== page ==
...turned a fabulous 65 yesterday. Like the other misunderstood Great Lady, Joan Crawford, Diana Ross's famed temperament and legendary demands often overshadow her very real, very important contributions and talents. As the first black female superstar to achieve the level of celebrity previously only afforded whites, Diana Ross should be mentioned each night in the prayers of everyone from Halle Berry to Oprah Winfrey to Tyra Banks. She also, directly or indirectly, influenced and paved the way for at least three generations of singers, from Donna Summer to Whitney Houston, Janet Jackson to Madonna, Beyonce to Rhianna. Indeed, Diana Ross nearly single-handedly invented and defined what we now accept as the template for the "pop diva."
No one would ever accuse Diana Ross of being Motown's best or most soulful singer; but she had, and still has, a precise, crisp, completely accessible style. Motown mogul Berry Gordy's favorite singer was Doris Day, of all people, because of her conversational style and perfect enunciation: you can hear how this influenced his shaping of Ross's sound.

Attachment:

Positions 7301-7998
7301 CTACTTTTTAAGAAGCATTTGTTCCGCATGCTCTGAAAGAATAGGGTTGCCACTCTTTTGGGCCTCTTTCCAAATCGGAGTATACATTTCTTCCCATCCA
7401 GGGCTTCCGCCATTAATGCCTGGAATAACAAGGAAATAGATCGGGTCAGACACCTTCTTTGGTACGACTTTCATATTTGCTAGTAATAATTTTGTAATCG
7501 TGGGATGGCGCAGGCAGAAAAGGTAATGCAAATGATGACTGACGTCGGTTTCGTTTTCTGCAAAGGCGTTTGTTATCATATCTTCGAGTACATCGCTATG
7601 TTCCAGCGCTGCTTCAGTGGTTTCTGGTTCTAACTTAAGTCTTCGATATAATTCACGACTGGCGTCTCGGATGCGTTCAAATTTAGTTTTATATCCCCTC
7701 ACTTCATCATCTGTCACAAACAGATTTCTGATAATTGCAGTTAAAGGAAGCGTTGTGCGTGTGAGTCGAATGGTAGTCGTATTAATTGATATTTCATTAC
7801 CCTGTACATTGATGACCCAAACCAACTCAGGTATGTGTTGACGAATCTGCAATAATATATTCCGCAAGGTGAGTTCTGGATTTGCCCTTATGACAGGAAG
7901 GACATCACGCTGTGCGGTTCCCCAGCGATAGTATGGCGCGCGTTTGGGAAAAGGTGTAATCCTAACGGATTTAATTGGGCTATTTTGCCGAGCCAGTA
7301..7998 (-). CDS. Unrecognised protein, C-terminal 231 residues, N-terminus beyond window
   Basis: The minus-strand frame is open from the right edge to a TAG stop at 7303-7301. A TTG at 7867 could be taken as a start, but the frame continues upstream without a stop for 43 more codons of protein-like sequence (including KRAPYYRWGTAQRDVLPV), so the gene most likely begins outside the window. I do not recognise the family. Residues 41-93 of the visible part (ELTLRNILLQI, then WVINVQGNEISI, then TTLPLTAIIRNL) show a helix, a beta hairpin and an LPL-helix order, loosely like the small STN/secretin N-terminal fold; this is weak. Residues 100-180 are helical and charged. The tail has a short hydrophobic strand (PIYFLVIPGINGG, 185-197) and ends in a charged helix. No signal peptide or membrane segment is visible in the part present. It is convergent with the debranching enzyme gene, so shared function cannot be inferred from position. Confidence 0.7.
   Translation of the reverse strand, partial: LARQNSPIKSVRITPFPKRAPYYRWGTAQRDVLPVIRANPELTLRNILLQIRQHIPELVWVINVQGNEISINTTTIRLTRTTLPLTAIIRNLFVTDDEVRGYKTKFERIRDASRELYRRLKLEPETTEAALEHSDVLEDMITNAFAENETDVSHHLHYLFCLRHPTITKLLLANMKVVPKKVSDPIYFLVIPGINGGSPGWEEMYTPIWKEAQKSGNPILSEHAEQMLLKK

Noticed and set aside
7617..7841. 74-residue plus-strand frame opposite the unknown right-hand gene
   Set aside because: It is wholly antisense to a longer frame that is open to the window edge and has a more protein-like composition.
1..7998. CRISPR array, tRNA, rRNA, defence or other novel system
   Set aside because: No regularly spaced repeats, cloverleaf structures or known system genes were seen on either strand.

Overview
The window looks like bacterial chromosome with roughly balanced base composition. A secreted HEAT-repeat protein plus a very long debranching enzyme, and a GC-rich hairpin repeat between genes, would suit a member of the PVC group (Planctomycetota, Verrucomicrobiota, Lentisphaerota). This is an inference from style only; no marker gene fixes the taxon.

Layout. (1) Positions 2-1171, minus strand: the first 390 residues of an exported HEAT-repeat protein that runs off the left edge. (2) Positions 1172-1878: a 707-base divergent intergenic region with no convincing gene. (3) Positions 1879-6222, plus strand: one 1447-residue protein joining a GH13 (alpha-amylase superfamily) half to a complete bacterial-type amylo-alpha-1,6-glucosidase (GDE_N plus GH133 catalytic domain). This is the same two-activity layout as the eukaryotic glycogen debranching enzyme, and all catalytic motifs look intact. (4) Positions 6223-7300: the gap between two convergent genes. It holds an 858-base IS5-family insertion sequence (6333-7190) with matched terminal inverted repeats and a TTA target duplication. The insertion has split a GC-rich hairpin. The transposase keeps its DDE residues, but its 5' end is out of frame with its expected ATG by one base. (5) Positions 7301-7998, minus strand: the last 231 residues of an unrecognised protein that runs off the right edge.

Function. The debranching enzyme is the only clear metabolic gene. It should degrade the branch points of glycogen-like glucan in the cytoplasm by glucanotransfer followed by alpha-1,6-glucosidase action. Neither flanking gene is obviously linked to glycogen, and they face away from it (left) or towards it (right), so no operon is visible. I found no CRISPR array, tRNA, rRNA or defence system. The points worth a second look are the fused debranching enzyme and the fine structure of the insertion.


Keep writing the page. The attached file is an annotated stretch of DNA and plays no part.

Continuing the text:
Love her or hate her (and both camps are legion), Diana Ross simply cannot be denied. Her name was written in stone in the pantheon of greats long, long ago. Much of the mean-spiritedness with which so many of her colleagues, music historians, and her successors disparage her name and reputation can be traced to the fact that not only did Diana Ross have the audacity to be black and beautiful, but she also made it seem so easy -- and she wasn't sentimental about cutting her losses and leaving people behind who couldn't help her achieve her goals. How dare she!
At the end of the day, however, the numbers and tallies don't lie: nearly 50 years in the business, 18 Number One hits, an Oscar nomination, a special Tony, a Kennedy Center Honor, Billboard magazine's "Entertainer of the Century" citation, two stars on the Hollywood Walk of Fame... why shouldn't we bow down and call her Miss Ross?
MISS DIANA ROSS
March 26, 1944
March 26, 1944